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Brain development impacted by poverty

 
 
 
 
 
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Composite image showing the relationship between brain surface expansion and age in children 3-20 years.

Bigger brains and better cognitive skills in children are linked to higher family income and education, a research reveals.

The study, which was carried out by a group of researchers from the Saban Research Institute of Children’s Hospital Los Angeles (CHLA) and Columbia University Medical Center, was published in the journal Nature Neuroscience on March 30.

“We found that the relationship between brain (structure) and family income impacted kids’ cognitive functioning,” AFP quoted study co-author Elizabeth Sowell of the University of Southern California as saying.

The study was carried out by testing 1,099 developing boys and girls aged three to 20, from variable population groups.

The team compared the education and incomes of the participants’ parents to the kids’ brain surface area and cognitive test results.

“It seems reasonable to speculate that resources afforded by the more affluent (nutrition, child care, schools, etc.) help ‘wire’ the brain through development,” she said.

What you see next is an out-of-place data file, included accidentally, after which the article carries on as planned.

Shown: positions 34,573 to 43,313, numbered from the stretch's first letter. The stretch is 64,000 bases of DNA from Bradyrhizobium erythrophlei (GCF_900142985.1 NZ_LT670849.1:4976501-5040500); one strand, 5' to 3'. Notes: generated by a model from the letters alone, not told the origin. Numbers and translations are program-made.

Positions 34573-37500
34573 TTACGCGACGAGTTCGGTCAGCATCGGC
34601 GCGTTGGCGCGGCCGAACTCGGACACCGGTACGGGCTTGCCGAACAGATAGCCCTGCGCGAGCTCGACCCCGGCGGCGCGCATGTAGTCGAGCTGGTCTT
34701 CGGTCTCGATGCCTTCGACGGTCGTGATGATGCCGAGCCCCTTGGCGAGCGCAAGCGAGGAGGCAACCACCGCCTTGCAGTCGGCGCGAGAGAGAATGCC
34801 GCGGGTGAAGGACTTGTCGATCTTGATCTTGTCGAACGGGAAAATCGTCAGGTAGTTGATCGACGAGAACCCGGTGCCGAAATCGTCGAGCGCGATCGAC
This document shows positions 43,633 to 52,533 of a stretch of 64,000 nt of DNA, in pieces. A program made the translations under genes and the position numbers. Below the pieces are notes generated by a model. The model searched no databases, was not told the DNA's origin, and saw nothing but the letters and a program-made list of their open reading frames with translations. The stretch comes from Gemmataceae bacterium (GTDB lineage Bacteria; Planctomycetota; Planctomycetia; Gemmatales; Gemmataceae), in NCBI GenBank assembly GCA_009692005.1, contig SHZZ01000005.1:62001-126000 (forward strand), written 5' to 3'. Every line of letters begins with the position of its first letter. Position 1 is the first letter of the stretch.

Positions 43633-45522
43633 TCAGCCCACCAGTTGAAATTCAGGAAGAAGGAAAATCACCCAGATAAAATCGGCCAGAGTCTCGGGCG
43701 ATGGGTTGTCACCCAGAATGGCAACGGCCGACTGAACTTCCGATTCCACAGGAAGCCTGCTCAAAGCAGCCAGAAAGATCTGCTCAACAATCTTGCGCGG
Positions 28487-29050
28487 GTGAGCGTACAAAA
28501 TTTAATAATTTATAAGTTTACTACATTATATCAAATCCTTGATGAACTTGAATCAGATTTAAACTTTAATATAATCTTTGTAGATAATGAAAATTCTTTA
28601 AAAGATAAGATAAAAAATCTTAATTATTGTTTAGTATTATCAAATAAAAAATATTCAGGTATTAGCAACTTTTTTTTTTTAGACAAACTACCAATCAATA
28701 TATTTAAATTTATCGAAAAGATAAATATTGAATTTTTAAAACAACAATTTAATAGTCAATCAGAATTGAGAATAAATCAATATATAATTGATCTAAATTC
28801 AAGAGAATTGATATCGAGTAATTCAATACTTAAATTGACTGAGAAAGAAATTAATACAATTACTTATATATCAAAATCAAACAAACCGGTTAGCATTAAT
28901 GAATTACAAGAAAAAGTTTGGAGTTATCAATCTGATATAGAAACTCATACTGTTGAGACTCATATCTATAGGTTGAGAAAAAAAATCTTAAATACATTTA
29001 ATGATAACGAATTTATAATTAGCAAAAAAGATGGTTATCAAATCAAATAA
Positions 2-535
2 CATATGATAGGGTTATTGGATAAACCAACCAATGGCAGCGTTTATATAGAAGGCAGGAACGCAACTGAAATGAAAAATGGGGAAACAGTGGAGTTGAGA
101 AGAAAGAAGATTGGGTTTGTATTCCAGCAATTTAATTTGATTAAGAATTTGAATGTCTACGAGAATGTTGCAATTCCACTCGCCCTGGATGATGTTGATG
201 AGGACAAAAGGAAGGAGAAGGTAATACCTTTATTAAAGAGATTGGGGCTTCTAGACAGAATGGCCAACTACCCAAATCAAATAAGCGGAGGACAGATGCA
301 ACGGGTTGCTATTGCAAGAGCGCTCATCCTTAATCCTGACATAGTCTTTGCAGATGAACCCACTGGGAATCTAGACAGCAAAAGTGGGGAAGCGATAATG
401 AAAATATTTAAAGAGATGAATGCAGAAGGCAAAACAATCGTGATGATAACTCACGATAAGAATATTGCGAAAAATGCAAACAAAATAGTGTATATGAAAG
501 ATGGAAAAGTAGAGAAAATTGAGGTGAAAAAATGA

“While in no way implying that a child’s socioeconomic circumstances lead to immutable changes in brain development or cognition, our data suggest that wider access to resources likely afforded by the more affluent may lead to differences in a child’s brain structure,” Sowell added.

The study emphasized that with better school lunches and motivated teaching and community programs the gap could be breached.

“The most important point we want to convey… is not ‘if you are poor, your brain will be smaller, and there is nothing that can be done about it.’ That is absolutely not the message!” she added.

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